What I’ve been reading

I finally got around to The Weather Makers by Tim Flannery, which I’ve had on my shelf for ages. I was happy to see I got a brief mention, pointing out the misleading way that model simulation results from MEGABARE on the cost of Kyoto were presented in public debate.

Overall, the book is impressive but depressing. It seems clear that lots of species are doomed to extinction even if we move rapidly to stabilise CO2 concentrations, something which the denialist lobby is doing its best to prevent.

An interesting (and alarming) sidelight was the observation that the destruction of the ozone layer would have gone much faster, potentially leading to catastrophic damage, if we’d used chemicals based on bromine rather than chlorine-based CFCs. It was only a matter of chance that the economics turned out better for chlorine. It’s worth recalling at this point that many of our leading climate change denialists (such as Pat Michaels, Sallie Baliunas, Fred Singer, John Brignell and Steve Milloy) were also ozone hole denialists and some still are.

Bin Laden dead ?

French Newspaper L’Est Republicain has published a report, citing sources in the French security services who claim that Osama bin Laden is dead of typhoid, having been unable treatment by virtue of his isolation.

« Selon une source habituellement fiable, les services saoudiens auraient désormais acquis la conviction qu’Oussama Ben Laden est mort. Les éléments recueillis par les saoudiens indiquent que le chef d’Al-Qaïda aurait été victime, alors qu’il se trouvait au Pakistan le 23 août 2006, d’une très forte crise de typhoïde ayant entraîné une paralysie partielle de ses membres inférieurs. Son isolement géographique, provoqué par une fuite permanente, aurait rendu impossible toute assistance médicale. Le 4 septembre 2006, les services saoudiens de sécurité ont recueilli les premiers renseignements faisant état de son décès. Ils attendraient, d’obtenir davantage de détails, et notamment le lieu exact de son inhumation, pour annoncer officiellement la nouvelle ».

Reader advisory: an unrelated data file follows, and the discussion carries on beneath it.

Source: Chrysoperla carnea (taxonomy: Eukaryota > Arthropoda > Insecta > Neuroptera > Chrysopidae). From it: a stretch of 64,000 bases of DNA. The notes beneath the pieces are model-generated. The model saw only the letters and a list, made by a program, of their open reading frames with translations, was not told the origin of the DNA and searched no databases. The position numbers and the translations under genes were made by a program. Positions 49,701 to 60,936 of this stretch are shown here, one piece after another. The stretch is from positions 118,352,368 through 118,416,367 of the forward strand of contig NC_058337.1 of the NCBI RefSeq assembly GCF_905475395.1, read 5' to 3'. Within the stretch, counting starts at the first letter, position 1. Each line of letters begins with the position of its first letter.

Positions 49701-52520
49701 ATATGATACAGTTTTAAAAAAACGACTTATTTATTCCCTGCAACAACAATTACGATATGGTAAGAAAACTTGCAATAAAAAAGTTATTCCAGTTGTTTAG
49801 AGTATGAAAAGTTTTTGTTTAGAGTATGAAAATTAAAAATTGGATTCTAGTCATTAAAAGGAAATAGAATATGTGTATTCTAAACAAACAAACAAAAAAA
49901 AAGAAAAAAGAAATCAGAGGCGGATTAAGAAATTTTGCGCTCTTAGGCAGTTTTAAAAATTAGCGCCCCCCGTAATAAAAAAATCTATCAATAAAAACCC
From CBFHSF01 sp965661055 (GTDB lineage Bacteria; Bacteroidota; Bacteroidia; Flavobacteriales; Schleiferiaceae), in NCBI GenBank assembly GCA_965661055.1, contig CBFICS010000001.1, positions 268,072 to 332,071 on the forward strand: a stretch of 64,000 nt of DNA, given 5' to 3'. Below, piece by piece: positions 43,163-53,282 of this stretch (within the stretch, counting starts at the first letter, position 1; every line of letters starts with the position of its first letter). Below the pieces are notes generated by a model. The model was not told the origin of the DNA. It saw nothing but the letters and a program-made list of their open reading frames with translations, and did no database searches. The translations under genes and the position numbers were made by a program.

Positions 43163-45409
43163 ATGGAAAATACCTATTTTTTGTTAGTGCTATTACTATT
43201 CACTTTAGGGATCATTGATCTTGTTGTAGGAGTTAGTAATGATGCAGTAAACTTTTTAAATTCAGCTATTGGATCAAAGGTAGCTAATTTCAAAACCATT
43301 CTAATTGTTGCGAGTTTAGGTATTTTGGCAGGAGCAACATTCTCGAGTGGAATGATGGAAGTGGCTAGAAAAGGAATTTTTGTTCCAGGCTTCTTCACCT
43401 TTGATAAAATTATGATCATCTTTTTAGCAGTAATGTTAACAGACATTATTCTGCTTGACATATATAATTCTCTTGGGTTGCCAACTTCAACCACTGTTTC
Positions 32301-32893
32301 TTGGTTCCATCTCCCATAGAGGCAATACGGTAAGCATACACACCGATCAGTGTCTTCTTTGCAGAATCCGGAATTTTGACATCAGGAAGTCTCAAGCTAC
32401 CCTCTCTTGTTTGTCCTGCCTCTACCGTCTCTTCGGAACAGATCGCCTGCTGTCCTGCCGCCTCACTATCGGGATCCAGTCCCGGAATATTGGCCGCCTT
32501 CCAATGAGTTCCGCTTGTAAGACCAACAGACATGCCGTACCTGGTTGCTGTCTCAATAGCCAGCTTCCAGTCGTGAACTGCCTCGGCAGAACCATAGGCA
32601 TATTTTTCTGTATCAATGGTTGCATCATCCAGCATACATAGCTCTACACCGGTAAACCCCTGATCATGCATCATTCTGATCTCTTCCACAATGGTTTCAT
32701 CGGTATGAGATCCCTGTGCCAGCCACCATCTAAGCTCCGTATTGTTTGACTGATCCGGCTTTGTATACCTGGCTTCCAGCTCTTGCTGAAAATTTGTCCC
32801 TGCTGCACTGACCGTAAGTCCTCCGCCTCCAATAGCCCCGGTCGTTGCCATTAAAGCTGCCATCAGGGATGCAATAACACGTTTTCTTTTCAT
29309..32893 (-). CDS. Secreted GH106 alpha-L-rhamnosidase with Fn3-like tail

Via ABC News

A good year

I’ve been checking my publications and I’ve had 15 refereed journal articles published (in print or online) so far this year, which is the most ever for me (though I’ve read that Harry Johnson had 18 articles in press at the time of his death). There are a few more that have been accepted, and might make it through by the end of the year.

Thinking about there are a few factors that contribute to this happy outcome. One is random fluctuation. Last year was a little below average, and some papers that should have been published then slipped into 2006. Similarly, I expect 2007 to be a bit light.

Another is that, with the Federation Fellowship, I’ve tended to do more applied policy stuff, particularly on water. That’s easier to write and publish than theory pieces aimed at international journals (though I’m still doing those).

Finally, I’ve cut back on travel. While some travel is necessary, I think most academics would benefit from less time on the road and more in front of the computer.

What’s really good about this is that it allays the fear that blogging will have a bad long-term effect on my productivity. I think it probably takes time that I might otherwise have put into a book or two, but books are a high-effort, low-payoff exercise for economists, unless you have something you really need to say at book length.

Free the Tripoli Six

This Nature editorial reports the alarming news that six international health workers face execution in Libya on bogus charges of spreading HIV. As the editorial points out, despite the absence of any real improvement in its human rights record, Libya is being treated as a Beacon of Light by both the US and EU because it has backed off its previous support for terrorism and WMDs. It should be made clear to the Gaddafi regime that murdering aid workers is on a par with terrorism as a crime against the international community.

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